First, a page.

Our conversation veered from decisions and stresses to emotions and desires. Then Jenna said, “I just want to live a life with peace for my family and for me.”
Yes. The sentence sunk in and settled deep.
There is so much buzz about happiness right now: choosing it, raising it, hardwiring it; but I’m voting for peace. Peace has a different quality about it. It’s a bit more weighty. I imagine grounding in peace, like lying on the expanse of sand at Ocean Beach.
We continued to toss around the complexity of our lives and it became apparent to both of us that you cannot chase peace. The very act of pushing your way towards it removes the prize.
The times when we most intensely seek peace is often when there is an underlying change that needs to happen. The focus of my decade of corporate change management work was always to move people and organizations through a change as fast as possible with minimal disruption.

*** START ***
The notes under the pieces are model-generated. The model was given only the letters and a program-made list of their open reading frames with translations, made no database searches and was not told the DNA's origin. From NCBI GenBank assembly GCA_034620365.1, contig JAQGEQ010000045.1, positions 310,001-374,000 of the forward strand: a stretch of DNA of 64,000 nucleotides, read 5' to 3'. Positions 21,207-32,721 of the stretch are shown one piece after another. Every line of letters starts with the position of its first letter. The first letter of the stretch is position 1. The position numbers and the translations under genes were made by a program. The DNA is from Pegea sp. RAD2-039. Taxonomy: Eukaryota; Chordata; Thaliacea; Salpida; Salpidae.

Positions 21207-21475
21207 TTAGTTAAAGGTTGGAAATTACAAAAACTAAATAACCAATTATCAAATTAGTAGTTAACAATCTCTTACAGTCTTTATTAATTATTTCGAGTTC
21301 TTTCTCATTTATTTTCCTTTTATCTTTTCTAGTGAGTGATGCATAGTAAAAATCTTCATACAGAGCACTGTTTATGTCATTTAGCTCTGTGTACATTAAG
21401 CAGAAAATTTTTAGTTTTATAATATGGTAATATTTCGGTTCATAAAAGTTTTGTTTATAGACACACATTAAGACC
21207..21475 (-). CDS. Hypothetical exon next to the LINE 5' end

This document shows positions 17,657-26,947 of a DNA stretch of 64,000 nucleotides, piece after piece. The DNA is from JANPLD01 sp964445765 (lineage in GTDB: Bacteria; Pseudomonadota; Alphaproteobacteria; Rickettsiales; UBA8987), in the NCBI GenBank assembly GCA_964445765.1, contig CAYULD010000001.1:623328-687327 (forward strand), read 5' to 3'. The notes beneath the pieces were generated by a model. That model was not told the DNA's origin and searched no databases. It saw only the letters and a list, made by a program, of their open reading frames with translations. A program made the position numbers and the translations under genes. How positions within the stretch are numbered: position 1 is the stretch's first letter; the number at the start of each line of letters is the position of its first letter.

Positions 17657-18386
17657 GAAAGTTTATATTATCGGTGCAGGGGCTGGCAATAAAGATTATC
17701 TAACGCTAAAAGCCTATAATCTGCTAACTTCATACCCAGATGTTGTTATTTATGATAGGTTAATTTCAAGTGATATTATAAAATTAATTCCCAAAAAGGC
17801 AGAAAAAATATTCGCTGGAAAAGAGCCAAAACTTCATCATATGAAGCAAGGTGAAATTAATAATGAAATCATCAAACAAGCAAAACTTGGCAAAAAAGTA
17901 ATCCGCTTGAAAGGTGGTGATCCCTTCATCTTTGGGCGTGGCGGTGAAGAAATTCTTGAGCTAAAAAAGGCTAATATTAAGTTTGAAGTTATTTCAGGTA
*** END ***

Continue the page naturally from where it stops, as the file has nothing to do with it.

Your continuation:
But the more I focus on personal change, I understand that sitting in the space of disruption is meaningful time spent, as unpeaceful as it feels.
This week I spoke with author Dr. Susan Plummer about her new book Deep Change. She outlines a fascinating seven-stage process on the journey of deep personal change. Right smack in the middle of the journey is the shift of The Stilling:
“Where we arrive at the threshold between our known selves and world and what can feel like nothingness, with no new horizon in sight, suspended between two ways of being. In this state we wait, with our imaginations stilled, open to the unknown yet unaware of what is to come in the future.”
I breathed a sigh of relief while reading these words that put shape to a nebulous unsettling space. Peace percolates from within our place of deep knowing. You can’t race to or push through or chase after it. Connecting to your powerful inner rudder requires stillness.
And then with your compass in hand, peace can mean action: big, bold, uncomfortable, risky action . . . that embraces the change that's been brewing and brings you that freedom known as peace.